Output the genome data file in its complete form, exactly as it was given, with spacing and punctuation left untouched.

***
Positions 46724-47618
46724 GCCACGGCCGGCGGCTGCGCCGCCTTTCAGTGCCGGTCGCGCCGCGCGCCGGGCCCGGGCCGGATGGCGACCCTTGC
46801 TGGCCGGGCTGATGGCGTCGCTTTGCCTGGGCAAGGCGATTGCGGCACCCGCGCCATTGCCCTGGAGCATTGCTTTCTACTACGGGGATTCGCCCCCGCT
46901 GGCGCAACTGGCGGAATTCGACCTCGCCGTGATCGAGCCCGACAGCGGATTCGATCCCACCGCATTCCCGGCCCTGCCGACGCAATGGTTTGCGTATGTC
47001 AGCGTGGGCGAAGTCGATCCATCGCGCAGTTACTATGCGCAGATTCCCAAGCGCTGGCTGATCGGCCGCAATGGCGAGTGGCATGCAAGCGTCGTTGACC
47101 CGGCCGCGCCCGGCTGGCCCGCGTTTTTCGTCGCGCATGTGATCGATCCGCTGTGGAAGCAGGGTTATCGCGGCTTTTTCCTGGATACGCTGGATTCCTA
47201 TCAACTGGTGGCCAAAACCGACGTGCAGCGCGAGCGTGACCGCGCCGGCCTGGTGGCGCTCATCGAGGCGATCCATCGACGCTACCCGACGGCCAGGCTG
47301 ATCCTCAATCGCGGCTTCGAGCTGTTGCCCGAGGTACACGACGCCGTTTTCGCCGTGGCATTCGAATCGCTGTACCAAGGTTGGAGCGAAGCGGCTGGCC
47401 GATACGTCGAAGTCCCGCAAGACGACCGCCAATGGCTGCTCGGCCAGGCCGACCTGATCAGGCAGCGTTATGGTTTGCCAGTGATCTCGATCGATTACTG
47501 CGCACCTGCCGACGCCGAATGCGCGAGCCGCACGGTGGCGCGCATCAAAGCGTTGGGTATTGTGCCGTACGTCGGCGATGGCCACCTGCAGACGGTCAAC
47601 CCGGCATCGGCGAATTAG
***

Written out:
Positions 46724-47618
46724 GCCACGGCCGGCGGCTGCGCCGCCTTTCAGTGCCGGTCGCGCCGCGCGCCGGGCCCGGGCCGGATGGCGACCCTTGC
46801 TGGCCGGGCTGATGGCGTCGCTTTGCCTGGGCAAGGCGATTGCGGCACCCGCGCCATTGCCCTGGAGCATTGCTTTCTACTACGGGGATTCGCCCCCGCT
46901 GGCGCAACTGGCGGAATTCGACCTCGCCGTGATCGAGCCCGACAGCGGATTCGATCCCACCGCATTCCCGGCCCTGCCGACGCAATGGTTTGCGTATGTC
47001 AGCGTGGGCGAAGTCGATCCATCGCGCAGTTACTATGCGCAGATTCCCAAGCGCTGGCTGATCGGCCGCAATGGCGAGTGGCATGCAAGCGTCGTTGACC
47101 CGGCCGCGCCCGGCTGGCCCGCGTTTTTCGTCGCGCATGTGATCGATCCGCTGTGGAAGCAGGGTTATCGCGGCTTTTTCCTGGATACGCTGGATTCCTA
47201 TCAACTGGTGGCCAAAACCGACGTGCAGCGCGAGCGTGACCGCGCCGGCCTGGTGGCGCTCATCGAGGCGATCCATCGACGCTACCCGACGGCCAGGCTG
47301 ATCCTCAATCGCGGCTTCGAGCTGTTGCCCGAGGTACACGACGCCGTTTTCGCCGTGGCATTCGAATCGCTGTACCAAGGTTGGAGCGAAGCGGCTGGCC
47401 GATACGTCGAAGTCCCGCAAGACGACCGCCAATGGCTGCTCGGCCAGGCCGACCTGATCAGGCAGCGTTATGGTTTGCCAGTGATCTCGATCGATTACTG
47501 CGCACCTGCCGACGCCGAATGCGCGAGCCGCACGGTGGCGCGCATCAAAGCGTTGGGTATTGTGCCGTACGTCGGCGATGGCCACCTGCAGACGGTCAAC
47601 CCGGCATCGGCGAATTAG